The pundits weren't kidding when they said this year's Oscar nominations were lily-white. The whole show was almost pure white. The number of minorities appearing on screen in any capacity was vanishingly small.
After the first hour, the only nonwhite person we'd seen was Morgan Freeman in an elevator in the opening sketch. A black man as an elevator operator...think about the symbolism of that.
When music time arrived, we saw a few minorities singing or reacting to the songs. Because minorities have a lot of rhythm, salsa, and soul, you know.
Oprah Winfrey appeared to present the award for Best Documentary Feature. I guess they had to go for a TV star because no minorities are active in filmmaking.
Around this time, a musical parody showed a shirtless Taylor Lautner and his Quileute tattoo for a few seconds. Millions of viewers could've seen a real Indian in this quick blaze of glory, but no.
Jennifer Hudson introduced a couple of songs, then presented the Best Original Song Oscar. And Halle Berry gave a brief tribute to Lena Horne, noting how she had to break through racial barriers.
Most of the winners looked white. Shaun Tan, who won the Best Animated Short Oscar for The Lost Thing, was the only obvious minority. A few of the foreign films had nonwhite subjects, but you really can't count them.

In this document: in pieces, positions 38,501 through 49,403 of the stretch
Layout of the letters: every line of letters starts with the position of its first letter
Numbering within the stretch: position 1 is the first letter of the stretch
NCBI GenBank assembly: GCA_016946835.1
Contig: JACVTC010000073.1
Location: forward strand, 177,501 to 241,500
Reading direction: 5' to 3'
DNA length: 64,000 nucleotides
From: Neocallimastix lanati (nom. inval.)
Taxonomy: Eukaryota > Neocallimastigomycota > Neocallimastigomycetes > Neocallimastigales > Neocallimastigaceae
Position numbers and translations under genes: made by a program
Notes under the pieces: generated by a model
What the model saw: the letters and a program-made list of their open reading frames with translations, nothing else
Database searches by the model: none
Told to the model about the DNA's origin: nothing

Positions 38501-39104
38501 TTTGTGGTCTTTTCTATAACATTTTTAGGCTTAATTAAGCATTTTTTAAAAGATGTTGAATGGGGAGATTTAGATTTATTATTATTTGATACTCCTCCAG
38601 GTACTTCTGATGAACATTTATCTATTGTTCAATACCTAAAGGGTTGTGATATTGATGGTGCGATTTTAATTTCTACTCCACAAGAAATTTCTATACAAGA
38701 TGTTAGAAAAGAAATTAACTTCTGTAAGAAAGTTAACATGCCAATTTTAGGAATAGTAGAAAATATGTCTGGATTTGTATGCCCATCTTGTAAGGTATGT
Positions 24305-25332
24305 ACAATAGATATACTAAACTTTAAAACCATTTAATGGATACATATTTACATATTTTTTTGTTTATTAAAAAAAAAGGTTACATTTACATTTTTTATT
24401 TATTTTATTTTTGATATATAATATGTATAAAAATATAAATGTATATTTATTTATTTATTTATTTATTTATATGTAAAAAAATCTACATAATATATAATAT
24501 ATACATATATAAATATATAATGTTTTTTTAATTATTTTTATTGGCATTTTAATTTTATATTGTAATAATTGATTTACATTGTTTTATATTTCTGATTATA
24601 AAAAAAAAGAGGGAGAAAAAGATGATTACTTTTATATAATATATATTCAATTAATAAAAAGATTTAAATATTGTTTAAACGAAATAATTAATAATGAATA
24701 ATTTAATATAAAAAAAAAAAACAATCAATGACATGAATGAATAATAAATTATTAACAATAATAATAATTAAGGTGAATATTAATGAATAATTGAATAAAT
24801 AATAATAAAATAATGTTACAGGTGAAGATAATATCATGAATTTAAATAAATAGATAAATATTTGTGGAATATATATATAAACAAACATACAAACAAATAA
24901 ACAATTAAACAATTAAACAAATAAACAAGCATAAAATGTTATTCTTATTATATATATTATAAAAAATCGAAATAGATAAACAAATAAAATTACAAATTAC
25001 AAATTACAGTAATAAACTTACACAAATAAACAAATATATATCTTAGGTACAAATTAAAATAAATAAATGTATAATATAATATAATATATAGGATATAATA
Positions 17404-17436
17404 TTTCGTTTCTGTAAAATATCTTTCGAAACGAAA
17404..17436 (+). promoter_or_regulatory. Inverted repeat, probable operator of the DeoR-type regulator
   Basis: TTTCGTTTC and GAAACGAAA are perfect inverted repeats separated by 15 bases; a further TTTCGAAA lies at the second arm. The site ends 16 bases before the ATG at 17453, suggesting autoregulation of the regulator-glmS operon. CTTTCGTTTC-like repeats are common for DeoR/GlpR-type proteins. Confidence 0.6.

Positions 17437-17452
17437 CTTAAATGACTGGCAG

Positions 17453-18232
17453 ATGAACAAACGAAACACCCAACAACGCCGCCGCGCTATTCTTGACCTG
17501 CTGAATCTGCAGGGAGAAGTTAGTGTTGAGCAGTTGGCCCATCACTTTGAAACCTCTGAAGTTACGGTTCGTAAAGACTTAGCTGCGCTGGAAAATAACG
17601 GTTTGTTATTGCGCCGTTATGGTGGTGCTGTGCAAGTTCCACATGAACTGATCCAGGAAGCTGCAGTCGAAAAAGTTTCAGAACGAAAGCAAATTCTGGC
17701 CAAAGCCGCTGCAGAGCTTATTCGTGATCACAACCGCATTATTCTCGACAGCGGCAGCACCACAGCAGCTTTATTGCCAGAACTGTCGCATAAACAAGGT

Finally, the multicolored PS 22 Chorus from Staten Island sang Somewhere Over The Rainbow. And that was about it for color at the Oscars.
Let's do the math. Of about three dozen winners, one was a minority. Of about three dozen presenters, three were minorities. Meanwhile, about 30% of Americans are minorities. Roughly 10 or 11 of the winners and the presenters should've been minorities.
For more on the subject, see Native Diversity 2010 Video and No Indians at the 2010 Oscars.
I don't know about "symbolism", but the idea of a black man operating an elevator is both stereotypical and anachronistic, no?
I'd be concerned about dumping Taylor Lautner into the "non-Indian" category. Maybe he wasn't aware of his heritage until recently, but he seems to have embraced it and brings honor to it.
Didn't you just write "Native people generally know and recognize one another and by contrast can tell when someone's not on the level" on another posting, Jilvsgi? Lautner is a classic example of a Johnny-come-lately whom no one in Indian country recognizes as a fellow Indian.
Recognition by one's Native peers is one of the standards I outlined in "Actual Indian" Defined. By that standard, Lautner isn't an Indian.
Yes, Native people generally do recognize one another. I'm not aware of Taylor Lautner being seen as all-white either though. And I simply was pointing out that he has acted very honorably and honestly regarding his heritage. By your definition he may not qualify as an "actual" Indian, but given time it would not surprise me to find that he gains some form of acceptance in "Indian country".
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